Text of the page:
FIGS. 4 to 7 show four different embodiments of spectacles, modified according to this invention.
In FIG. 1 is shown a diagrammatic representation of an eye with its optical centre at C. A cone having its apex at C and an included angle of about 5° to 8° substantially covers the foveal zone of the retina.
A filter 1 placed before each eye, for example in the form of a spectacles glass, is made in such a way that its central zone 2 defined by the aforementioned cone is perfectly transparent to light, or at the most is weakly absorbent, being, for example, slightly tinted to eliminate the greater part of the ultra-violet rays.
Round this central zone, the filter includes an annular zone 3, which is fairly light absorbent, but not opaque, the outer contour of which zone is defined by a cone 4 having its apex at C and an included angle of between 15° and 30°. On the retina, the annular area between the outlines of these two cones practically corresponds to the area of maximum light sensitivity, this part being thus responsible for the dazzle phenomenon which the eye undergoes when it is subjected to very intense light. The capacity for light absorption of zone 3 of the filter thus protects this part of the retina by reducing the light intensity, at the same time permitting the perception of objects.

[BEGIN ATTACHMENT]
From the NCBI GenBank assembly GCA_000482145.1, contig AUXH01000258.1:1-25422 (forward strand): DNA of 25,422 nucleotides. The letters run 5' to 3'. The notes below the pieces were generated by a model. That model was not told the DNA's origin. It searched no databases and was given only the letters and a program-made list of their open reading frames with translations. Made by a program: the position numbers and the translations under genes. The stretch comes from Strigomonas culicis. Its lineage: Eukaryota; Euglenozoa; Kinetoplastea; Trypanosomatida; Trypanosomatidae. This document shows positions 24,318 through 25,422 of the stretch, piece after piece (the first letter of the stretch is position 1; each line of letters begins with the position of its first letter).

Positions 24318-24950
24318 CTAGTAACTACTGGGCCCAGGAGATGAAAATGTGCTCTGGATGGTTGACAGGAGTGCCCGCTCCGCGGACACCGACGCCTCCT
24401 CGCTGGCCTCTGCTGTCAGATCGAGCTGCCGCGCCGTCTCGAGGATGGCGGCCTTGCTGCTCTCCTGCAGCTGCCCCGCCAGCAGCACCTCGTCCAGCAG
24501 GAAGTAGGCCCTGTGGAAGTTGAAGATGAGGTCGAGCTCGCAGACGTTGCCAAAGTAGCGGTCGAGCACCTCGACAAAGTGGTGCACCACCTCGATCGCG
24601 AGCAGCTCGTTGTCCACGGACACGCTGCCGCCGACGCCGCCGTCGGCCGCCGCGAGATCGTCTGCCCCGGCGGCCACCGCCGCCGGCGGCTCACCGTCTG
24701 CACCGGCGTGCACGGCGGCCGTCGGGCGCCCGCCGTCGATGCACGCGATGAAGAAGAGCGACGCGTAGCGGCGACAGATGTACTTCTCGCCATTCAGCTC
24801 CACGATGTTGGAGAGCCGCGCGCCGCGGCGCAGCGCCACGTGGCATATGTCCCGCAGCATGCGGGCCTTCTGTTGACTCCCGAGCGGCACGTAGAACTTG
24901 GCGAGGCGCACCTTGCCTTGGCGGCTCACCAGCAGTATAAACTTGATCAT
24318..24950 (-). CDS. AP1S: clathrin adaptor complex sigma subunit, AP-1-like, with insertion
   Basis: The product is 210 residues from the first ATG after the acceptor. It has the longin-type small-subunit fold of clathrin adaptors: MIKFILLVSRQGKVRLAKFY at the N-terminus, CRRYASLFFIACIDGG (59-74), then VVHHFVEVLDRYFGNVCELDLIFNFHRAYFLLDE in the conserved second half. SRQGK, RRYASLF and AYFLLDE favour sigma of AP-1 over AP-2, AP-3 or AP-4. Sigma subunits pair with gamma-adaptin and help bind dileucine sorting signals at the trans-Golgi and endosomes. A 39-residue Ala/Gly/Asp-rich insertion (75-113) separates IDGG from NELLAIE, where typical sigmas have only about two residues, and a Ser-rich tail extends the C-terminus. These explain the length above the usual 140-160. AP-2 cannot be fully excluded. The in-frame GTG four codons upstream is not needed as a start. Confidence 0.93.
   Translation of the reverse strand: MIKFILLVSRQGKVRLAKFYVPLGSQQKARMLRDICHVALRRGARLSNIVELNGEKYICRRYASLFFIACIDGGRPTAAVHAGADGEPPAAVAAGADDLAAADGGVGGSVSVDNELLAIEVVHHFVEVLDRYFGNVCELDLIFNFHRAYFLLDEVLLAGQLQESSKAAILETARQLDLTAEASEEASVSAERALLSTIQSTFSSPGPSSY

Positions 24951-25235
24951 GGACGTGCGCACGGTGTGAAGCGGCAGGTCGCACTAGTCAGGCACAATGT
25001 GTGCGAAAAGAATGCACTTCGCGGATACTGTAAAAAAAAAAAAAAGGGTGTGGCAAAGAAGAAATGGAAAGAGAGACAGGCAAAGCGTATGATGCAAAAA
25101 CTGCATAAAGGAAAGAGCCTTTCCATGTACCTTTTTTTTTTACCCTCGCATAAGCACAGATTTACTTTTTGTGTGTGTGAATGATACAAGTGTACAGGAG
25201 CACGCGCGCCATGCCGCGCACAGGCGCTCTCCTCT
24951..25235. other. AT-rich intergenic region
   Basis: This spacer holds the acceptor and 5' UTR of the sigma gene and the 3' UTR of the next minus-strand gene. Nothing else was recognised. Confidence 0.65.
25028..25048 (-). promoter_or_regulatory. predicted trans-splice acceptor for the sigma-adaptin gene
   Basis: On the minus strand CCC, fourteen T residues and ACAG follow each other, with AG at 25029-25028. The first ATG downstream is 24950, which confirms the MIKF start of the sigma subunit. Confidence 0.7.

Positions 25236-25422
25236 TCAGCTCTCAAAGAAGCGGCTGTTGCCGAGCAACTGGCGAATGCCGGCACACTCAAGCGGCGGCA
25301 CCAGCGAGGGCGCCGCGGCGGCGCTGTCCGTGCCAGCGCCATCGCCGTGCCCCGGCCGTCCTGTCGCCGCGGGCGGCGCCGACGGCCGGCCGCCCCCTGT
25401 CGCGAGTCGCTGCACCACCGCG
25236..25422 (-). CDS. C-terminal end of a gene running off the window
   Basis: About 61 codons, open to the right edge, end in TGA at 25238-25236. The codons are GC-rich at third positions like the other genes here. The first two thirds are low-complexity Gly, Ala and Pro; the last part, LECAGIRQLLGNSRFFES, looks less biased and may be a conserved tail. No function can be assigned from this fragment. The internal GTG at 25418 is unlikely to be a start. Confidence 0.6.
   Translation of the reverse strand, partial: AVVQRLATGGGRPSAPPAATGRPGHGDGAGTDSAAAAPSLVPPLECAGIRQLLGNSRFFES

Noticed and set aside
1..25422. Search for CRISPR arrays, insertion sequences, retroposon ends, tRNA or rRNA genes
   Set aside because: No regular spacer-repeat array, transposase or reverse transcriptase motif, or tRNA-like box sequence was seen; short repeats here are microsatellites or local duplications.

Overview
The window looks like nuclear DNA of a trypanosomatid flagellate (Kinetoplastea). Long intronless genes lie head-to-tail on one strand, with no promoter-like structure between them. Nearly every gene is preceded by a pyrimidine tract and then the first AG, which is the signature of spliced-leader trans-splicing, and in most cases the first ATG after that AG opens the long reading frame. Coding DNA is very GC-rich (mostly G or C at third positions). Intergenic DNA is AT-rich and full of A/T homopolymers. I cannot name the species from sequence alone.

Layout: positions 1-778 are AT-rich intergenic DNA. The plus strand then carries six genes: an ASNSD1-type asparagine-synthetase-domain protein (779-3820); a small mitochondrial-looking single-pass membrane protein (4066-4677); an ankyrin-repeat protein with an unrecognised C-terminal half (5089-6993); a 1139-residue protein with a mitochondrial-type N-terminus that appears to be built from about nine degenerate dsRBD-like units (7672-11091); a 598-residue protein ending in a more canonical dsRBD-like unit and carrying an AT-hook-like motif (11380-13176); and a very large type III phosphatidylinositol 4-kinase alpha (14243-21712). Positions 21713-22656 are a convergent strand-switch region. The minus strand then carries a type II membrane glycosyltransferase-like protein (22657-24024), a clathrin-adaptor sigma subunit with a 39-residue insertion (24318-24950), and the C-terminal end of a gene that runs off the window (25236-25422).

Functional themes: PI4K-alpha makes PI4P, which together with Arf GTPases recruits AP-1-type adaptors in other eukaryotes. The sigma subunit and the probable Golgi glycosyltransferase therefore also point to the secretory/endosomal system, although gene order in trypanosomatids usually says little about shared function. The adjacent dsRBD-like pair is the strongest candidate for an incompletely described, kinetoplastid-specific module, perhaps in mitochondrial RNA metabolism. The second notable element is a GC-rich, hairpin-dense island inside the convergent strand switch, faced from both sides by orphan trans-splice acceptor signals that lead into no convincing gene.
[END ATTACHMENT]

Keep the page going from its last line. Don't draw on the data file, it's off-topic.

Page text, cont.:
Finally, the remainder 5 of the filter, around the annular zone 3, has a low light absorbing capability like the central part 2, so that the peripheral zone of the retina which is affected by this part 5 of the filter receives the light which was intended for it. In FIG. 2 there can be seen a front view of a pair of spectacles according to the invention.
Each of the "glasses", which can be made of mineral glass or of organic material or plastics, consists of the three concentric zones described above which, for each eye, are centred on the optical axis of that eye. To make these glasses, spraying with colouring matter can be used, according to well known processes and using suitable masks in the phase of the process where it is a matter of carrying out dense spraying on the annular region 3.
As a non-limiting example, values can be given for the light absorption of each of the three zones of the filter:
central zone 2, absorption between 0 and 10%,